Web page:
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Old 12-12-2011
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I borrowed an EP meter and a Ryobi meter a couple of years ago. So what I'm about to say is based on some limited actual field experience.

You need the EP one if you want to make quantitative comparisons with the results that surveyors give (since they all use EP meters). All capacitance devices need to be tuned for different depth of penetration into different materials, and you'll never match the EP results unless you use the EP meter.

For general non-quantitative use, I've used a household studfinder to track down moisture. It works on the same capacitive principle as the pinless moisture meters. I found the patent numbers stamped on the units and pulled up the patents to verify how they work. So while they may be "proprietary" (as in protected by patents), their designs are not totally secret.

If you want somewhat more quantitative results (but still won't duplicate the EP results), I found the Ryobi capacitive moisture meter ($50 at Home Depot) to give nicely repeatable results. You'll get reliable, repeatable numbers, but they will be different numbers from what the EP gives you. The nice thing about having the numbers is you can sometimes follow the gradients to the source of the leak - just like you follow the gradients to find a stud in a wall.
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Old 12-14-2011
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I have a CT-33 unit that was invaluable when hunting for a boat and has paid itself off many times over by finding a problem early after I bought my boat. It certainly appears to be a capacitive device. It is very easy to use and the results are obvious. I know the condition of my decks and hull...without the meter you have no idea until a problem gets serious.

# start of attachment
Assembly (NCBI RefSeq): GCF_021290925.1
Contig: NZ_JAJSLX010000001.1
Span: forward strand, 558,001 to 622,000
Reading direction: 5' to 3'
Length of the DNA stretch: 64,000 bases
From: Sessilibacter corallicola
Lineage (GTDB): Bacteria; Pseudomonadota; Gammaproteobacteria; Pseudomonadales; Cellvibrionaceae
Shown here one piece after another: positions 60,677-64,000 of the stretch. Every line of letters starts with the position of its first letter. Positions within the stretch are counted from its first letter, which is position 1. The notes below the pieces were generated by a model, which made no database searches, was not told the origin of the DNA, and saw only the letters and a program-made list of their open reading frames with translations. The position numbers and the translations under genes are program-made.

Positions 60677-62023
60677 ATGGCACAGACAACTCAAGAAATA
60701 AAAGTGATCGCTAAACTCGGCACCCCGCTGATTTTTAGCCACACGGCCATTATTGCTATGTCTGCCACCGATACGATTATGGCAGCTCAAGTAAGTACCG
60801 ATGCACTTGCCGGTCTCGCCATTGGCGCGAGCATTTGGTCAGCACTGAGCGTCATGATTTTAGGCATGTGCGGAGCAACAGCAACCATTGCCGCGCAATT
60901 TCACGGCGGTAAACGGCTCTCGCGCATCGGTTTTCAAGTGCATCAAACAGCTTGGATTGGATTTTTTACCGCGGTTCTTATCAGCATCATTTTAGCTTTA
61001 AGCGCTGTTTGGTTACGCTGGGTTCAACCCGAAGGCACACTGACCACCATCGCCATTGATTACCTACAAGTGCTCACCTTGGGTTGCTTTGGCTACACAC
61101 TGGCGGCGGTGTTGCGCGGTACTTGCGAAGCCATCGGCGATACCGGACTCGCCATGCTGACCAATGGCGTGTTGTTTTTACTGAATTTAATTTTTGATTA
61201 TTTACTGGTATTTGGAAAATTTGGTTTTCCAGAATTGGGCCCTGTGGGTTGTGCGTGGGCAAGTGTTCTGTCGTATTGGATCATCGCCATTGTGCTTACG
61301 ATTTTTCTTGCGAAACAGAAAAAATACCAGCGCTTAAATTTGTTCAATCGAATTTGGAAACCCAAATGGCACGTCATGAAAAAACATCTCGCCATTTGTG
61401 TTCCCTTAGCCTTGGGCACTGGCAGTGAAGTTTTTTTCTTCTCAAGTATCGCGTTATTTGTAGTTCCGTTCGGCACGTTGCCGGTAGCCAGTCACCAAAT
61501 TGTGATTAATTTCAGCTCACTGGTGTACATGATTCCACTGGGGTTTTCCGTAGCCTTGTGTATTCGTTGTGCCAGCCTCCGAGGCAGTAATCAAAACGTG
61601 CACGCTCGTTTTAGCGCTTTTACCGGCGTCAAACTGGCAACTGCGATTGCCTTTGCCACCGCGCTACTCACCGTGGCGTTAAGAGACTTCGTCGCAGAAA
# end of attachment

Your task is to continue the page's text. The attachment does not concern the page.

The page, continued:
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Old 12-14-2011
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Quote:
Originally Posted by RhythmDoctor View Post
I borrowed an EP meter and a Ryobi meter a couple of years ago. So what I'm about to say is based on some limited actual field experience.

You need the EP one if you want to make quantitative comparisons with the results that surveyors give (since they all use EP meters). All capacitance devices need to be tuned for different depth of penetration into different materials, and you'll never match the EP results unless you use the EP meter.

For general non-quantitative use, I've used a household studfinder to track down moisture. It works on the same capacitive principle as the pinless moisture meters. I found the patent numbers stamped on the units and pulled up the patents to verify how they work. So while they may be "proprietary" (as in protected by patents), their designs are not totally secret.

If you want somewhat more quantitative results (but still won't duplicate the EP results), I found the Ryobi capacitive moisture meter ($50 at Home Depot) to give nicely repeatable results. You'll get reliable, repeatable numbers, but they will be different numbers from what the EP gives you. The nice thing about having the numbers is you can sometimes follow the gradients to the source of the leak - just like you follow the gradients to find a stud in a wall.
Every surveyor I know ( I know a couple of hundred) uses a capacitance meter. Relative readings are all you are going to get on a survey. There is simply no way to get quantative results without weighing and burning a piece of the boat. After over 2500 surveys, I have yet to finds someone who would let me do that

I'd suggest you google The "Code of Practice for the Measurement and Analysis of the Wetness of FRP Hulls" ( * International Institute of Marine Surveyors (1998) Witherby & Co., London, 17p. )